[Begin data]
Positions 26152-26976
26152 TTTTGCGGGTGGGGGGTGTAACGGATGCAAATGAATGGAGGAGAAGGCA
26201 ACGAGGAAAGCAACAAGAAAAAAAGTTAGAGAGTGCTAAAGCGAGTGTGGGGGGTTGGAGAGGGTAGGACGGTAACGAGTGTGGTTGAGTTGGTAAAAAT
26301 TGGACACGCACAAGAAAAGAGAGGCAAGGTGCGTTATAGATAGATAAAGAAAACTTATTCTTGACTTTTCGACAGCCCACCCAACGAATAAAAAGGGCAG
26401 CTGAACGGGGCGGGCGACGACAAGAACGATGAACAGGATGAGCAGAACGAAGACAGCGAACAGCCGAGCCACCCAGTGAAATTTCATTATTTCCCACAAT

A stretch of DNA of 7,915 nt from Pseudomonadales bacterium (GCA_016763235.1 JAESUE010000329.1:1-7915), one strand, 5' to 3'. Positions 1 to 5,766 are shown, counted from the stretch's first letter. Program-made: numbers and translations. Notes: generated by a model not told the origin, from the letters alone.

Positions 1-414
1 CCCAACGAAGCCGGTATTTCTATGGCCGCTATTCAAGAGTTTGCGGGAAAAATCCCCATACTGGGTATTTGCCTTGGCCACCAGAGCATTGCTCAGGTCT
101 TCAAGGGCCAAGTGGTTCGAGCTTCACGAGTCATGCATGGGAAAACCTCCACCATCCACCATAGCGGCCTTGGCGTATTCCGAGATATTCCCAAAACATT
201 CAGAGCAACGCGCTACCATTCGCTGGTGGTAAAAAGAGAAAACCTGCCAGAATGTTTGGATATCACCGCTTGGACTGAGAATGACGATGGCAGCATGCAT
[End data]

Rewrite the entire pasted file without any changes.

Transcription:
Positions 26152-26976
26152 TTTTGCGGGTGGGGGGTGTAACGGATGCAAATGAATGGAGGAGAAGGCA
26201 ACGAGGAAAGCAACAAGAAAAAAAGTTAGAGAGTGCTAAAGCGAGTGTGGGGGGTTGGAGAGGGTAGGACGGTAACGAGTGTGGTTGAGTTGGTAAAAAT
26301 TGGACACGCACAAGAAAAGAGAGGCAAGGTGCGTTATAGATAGATAAAGAAAACTTATTCTTGACTTTTCGACAGCCCACCCAACGAATAAAAAGGGCAG
26401 CTGAACGGGGCGGGCGACGACAAGAACGATGAACAGGATGAGCAGAACGAAGACAGCGAACAGCCGAGCCACCCAGTGAAATTTCATTATTTCCCACAAT

A stretch of DNA of 7,915 nt from Pseudomonadales bacterium (GCA_016763235.1 JAESUE010000329.1:1-7915), one strand, 5' to 3'. Positions 1 to 5,766 are shown, counted from the stretch's first letter. Program-made: numbers and translations. Notes: generated by a model not told the origin, from the letters alone.

Positions 1-414
1 CCCAACGAAGCCGGTATTTCTATGGCCGCTATTCAAGAGTTTGCGGGAAAAATCCCCATACTGGGTATTTGCCTTGGCCACCAGAGCATTGCTCAGGTCT
101 TCAAGGGCCAAGTGGTTCGAGCTTCACGAGTCATGCATGGGAAAACCTCCACCATCCACCATAGCGGCCTTGGCGTATTCCGAGATATTCCCAAAACATT
201 CAGAGCAACGCGCTACCATTCGCTGGTGGTAAAAAGAGAAAACCTGCCAGAATGTTTGGATATCACCGCTTGGACTGAGAATGACGATGGCAGCATGCAT